Controlling Odor and Wetness in a Newer, Greener Age

In light of this movement, formulation approaches to optimize naturally focused, new age deodorants are outlined here. Current market examples also are provided. An evolution toward plant-based, resource-renewable and environmentally sound technologies is transforming the antiperspirant and deodorant category.
In light of this movement, formulation approaches to optimize naturally focused, new age deodorants are outlined here. Current market examples also are provided. An evolution toward plant-based, resource-renewable and environmentally sound technologies is transforming the antiperspirant and deodorant category.

Consumers are often confused about the differences between antiperspirants and deodorants and what they address; i.e., perceived wetness and odor, respectively. This is mostly caused by misunderstood marketing claims and product positioning. Regardless, from an R&D perspective, the primary solutions to address these needs for reduced wetness perception and malodor elimination in the axillae have included:

1. Antiperspirant actives, which temporarily block sweat exudation from the eccrine gland. Antiperspirants incorporate aluminum-based cationic salt chloride complexes as well as zirconium acid salt complexes, which are referred to as actives on the back label of consumer products. On a broader level, antiperspirants can be defined as finite distributions of various structures of polycationic protonated oxo-halides of aluminum and zirconium.
Once an antiperspirant is applied to the underarm area, the water-soluble active is dissolved into the sweat, which allows for the moderate transport of the active into the eccrine gland. This then complexes with proteins to form a temporary gelatinous plug. Additional details defining antiperspirant actives, their global regulation for safety and efficacy testing, and formulation applications have previously been described;1-4and

2. Deodorants, which either prevent bacteria from breaking down glandular (eccrine and apocrine) complex components and exuding more volatile components, or mask/disguise these odors so they are perceived as more pleasant, or not at all.

3. Esthetic performance is an additional consideration that relates to cosmetic improvements such as being non-whitening, reducing irritation and conditioning the skin; and providing the cosmetically appealing delivery of a product, e.g., feeling non-tacky/sticky and non-greasy upon application to the underarm area.

Historically, deodorant underarm products have focused on the use of fragrance and/or chemical antimicrobial agents. There is a recent movement away from petroleum-based and synthetic-based chemistries due in part to the consumer’s concern about applying aluminum-based chemistries to the axillae underarm.5-7 An evolution toward plant-based, resource-renewable and environmentally sound technologies is transforming this category to greener ingredients.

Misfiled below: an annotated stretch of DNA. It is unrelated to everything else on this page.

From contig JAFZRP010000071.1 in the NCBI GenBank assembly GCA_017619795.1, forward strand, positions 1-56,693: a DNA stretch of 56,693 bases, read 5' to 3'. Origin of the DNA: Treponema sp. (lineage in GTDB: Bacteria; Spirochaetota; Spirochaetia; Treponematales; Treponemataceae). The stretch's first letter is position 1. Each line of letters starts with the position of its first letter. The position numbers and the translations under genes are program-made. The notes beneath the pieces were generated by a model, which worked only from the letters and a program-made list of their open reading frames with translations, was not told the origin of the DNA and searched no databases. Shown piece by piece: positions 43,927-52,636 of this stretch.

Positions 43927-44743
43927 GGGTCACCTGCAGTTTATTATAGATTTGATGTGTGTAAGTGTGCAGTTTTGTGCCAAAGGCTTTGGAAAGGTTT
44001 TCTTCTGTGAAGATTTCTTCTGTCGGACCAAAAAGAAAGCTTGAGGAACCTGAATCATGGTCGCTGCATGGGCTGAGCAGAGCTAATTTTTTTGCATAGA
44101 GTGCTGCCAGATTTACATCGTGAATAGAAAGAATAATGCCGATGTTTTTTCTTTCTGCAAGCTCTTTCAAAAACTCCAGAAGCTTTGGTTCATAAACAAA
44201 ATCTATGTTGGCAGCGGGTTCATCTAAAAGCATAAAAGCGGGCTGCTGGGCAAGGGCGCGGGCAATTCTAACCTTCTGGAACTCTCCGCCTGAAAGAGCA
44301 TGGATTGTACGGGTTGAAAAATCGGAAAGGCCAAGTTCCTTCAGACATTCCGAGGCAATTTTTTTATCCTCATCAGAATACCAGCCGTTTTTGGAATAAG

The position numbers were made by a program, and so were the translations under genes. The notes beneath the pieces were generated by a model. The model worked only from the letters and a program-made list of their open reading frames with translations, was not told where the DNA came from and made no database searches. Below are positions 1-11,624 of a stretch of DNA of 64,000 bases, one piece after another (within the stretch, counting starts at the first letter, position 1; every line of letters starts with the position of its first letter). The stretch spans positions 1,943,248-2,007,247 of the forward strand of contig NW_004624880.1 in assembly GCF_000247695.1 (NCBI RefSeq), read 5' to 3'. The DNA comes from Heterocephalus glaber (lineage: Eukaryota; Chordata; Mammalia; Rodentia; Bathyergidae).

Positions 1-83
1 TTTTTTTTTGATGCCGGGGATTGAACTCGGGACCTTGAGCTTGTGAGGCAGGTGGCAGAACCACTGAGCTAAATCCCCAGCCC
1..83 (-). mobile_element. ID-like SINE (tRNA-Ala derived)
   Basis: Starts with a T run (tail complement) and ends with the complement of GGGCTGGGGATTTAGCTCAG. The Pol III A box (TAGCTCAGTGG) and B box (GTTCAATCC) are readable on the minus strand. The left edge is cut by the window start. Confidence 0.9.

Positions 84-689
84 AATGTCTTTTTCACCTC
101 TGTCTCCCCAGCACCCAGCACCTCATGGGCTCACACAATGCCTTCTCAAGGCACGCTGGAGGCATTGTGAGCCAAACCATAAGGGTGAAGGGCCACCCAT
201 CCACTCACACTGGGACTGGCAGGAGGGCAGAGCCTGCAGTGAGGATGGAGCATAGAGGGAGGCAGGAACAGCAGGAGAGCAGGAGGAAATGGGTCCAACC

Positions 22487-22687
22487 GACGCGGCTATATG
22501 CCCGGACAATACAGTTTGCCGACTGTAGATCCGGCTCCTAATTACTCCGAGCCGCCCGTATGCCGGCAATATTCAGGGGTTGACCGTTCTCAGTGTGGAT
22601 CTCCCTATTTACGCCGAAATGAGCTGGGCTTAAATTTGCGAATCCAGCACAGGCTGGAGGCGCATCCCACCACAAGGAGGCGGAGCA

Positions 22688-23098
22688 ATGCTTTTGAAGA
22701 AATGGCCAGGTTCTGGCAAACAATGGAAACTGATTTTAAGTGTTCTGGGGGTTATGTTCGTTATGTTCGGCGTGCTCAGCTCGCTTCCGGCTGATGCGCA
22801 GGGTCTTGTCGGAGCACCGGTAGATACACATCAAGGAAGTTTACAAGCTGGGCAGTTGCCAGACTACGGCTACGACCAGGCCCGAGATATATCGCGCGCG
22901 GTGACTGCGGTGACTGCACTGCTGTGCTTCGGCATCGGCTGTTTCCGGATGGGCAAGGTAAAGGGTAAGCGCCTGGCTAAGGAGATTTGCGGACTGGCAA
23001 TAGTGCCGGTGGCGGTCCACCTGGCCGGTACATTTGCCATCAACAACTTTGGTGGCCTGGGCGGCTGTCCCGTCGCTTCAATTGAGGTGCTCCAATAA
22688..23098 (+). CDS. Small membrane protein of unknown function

As a result, the antiperspirant market share is decreasing at the expense of plant-based deodorant technologies, which will further influence changes globally and modify consumer habits and practices. In light of this transformation, formulation approaches to optimize these naturally focused, new age deodorants are outlined here. Current market examples also are provided.

References

  1. Yuan, S., et al. (2015, Oct). Optimal aluminum/ zirconium: Protein interactions for predicting antiperspirant efficacy using zeta potential measurements. J Cosmet Sci 66 95-111.
  2. Abrutyn, E.S. (2000). Antiperspirant and deodorants. Harry’s Cosmetology 8(1). New York: Chemical Publishing Company, Inc.
  3. Abrutyn, E.S. (1998). Antiperspirant and deodorants: Fundamental understanding. IFSCC Monograph Series No. 6. Weymouth, Dorset, UK: Micelle Press.
  4. Food and Drug Administration (FDA). (2003, Jun 9). Antiperspirant drug products for over-the-counter human use; final monograph. Federal Register 68(11). Available at: https://www.federalregister.gov/documents/2003/06/09/03-14140/antiperspirant-drug-products-for-over-the-counter-human-use-final-monograph

Additional Reading

Standring, S. (2004). Gray’s Anatomy: The Anatomical Basis of Clinical Practice 39. C.V. Mosby.

Mirick, D.K., Davis, S. and Thomas, D.B. (2002, Oct 16). Antiperspirant use and the risk of breast cancer. J Nat Cancer Institue 94(20) 1579-1580.

USP 42/NF 37. (2019). United States Pharmacopeial Convention. Rockville, MD. 83–91; 93–106.

Barron, M. (2021, Oct 16). That stinky armpit smell? It’s your microbiome. Science: The Wire. Available at: https://science.thewire.in/the-sciences/that-stinky-armpit-smell-its-your-microbiome/

US Patent 11,090,237. (2021, Aug 17). Deodorant cosmetic compositions comprising calcium silicate and sodium bicarbonate.

US Patent 10,966,913. (2021, April 6). Cosmetic use of spiculisporic acid as a deodorant active agent.

US Patent 10,933,000. (2021, Mar 2). Aluminum-free antiperspirant /deodorant compositions (containing Zinc compound).

US Patent 10,722,435. (2020, Jul 28). Deodorant products (comprising ethylhexylglycerol, triethyl citrate and BHT).

US Patent 10,688,322. (2020, Jun 23). Use of polysaccharides in antiperspirant cosmetic agents for protecting textiles.

More in Magazine